Sound Foundations by Underhill is commonly cited as a good intro book for pronunciation. I have my personal favourites though. The book I read before the CELTA that helped me hit the ground running with pronunciation was An Introduction to the Phonology of English for Teachers of ESOL (Parker and Graham). However, the same thing I said about grammar reference books applies to pronunciation. I find pronunciation interesting so I could list plenty more favourite books, but to others they might seem dry. A good way to develop an interest in teaching pronunciation is to watch a few videos on it. Underhill’s videos are worth looking at. Also, I’ve just reviewed an online training site called Language Fuel -it would be worth signing up for their free trial to check out their introductory pronunciation videos.

‘Effective planning’

I received some great guidance on planning during my CELTA course (IH Budapest, look them up!). The most useful thing they shared throughout the whole course was their ‘cheat sheet’ of lesson frameworks. I adapted that into a blog post and it’s viewed quite a bit, so others must find it useful.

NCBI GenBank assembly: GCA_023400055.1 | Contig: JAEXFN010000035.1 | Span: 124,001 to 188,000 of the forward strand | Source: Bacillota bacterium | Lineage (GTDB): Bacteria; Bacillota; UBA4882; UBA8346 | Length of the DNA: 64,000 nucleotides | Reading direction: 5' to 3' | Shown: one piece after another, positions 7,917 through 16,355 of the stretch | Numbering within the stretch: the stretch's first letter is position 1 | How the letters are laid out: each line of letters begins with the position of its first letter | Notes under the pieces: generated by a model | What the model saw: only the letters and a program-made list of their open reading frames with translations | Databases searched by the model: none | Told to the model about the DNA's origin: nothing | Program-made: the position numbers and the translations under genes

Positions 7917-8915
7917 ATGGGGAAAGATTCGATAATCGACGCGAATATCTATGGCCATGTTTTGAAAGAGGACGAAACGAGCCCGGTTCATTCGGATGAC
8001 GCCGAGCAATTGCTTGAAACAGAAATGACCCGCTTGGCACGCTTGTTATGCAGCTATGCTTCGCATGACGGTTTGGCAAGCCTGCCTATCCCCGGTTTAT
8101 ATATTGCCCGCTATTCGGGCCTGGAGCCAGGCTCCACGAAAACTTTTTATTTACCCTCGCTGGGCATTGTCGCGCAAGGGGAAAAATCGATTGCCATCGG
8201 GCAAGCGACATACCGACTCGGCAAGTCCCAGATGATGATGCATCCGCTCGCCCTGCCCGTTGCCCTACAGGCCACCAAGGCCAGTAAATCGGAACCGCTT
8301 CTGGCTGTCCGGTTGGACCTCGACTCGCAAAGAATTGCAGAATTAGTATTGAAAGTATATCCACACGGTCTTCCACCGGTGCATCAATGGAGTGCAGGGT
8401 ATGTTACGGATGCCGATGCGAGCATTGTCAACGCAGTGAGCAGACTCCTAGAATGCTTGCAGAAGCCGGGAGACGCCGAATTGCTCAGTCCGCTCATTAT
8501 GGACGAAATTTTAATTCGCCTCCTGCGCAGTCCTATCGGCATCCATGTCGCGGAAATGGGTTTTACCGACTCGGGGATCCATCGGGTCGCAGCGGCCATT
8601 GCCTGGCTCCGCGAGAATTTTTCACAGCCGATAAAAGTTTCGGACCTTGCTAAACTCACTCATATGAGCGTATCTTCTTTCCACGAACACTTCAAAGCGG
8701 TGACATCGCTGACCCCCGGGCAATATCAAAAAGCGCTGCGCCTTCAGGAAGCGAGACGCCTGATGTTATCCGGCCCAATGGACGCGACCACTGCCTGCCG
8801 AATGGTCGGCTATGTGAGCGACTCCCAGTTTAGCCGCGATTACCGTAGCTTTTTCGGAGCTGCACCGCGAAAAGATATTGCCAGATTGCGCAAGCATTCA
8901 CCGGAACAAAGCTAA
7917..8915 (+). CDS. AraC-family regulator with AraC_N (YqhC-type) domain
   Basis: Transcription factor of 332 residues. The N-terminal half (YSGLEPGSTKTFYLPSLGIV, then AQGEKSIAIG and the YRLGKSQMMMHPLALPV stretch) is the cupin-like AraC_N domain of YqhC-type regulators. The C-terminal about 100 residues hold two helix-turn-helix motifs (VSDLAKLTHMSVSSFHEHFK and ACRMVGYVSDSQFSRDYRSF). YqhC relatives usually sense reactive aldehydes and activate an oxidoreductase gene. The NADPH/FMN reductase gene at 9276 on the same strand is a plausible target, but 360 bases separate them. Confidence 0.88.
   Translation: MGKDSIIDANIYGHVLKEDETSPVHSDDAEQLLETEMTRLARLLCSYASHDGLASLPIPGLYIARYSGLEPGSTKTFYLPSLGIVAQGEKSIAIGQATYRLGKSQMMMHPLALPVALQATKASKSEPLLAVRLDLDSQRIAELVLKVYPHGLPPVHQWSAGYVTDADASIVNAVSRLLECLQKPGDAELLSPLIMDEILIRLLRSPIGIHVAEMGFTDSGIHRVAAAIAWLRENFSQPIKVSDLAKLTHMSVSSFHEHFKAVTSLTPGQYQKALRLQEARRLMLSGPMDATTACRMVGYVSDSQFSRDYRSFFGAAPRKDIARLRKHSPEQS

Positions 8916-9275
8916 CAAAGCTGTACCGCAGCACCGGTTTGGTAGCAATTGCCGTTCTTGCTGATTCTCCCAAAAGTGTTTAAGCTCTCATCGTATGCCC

Experienced teachers will probably hate me for saying this, but the most effective approach to teaching a grammar lesson on the CELTA would be PPP: Presentation, Practice, Production. For a vocabulary lesson, Test-Teach-Test is effective. Note: I am not suggesting that these methods are necessarily best in a real classroom beyond the course. However, for the course itself the are straightforward, a good fit for the short observed lessons (they won’t feel short while you’re teaching them), and just generally ‘safe’. There’s nothing wrong with safe – doing the simple things well is exactly what you need to demonstrate.

I mentioned Teaching English Grammar before – the ideas in this book all go for a PPP approach.

Huh? PPP? ELT? Test-Teach-Test? Aargh my head is already exploding!

I know. There’s a lot of terminology on and around the course. Try and hit the ground running with this too. Keep a good TEFL Glossary like this one to hand during the input sessions. Try and use some of these technical terms in your essays.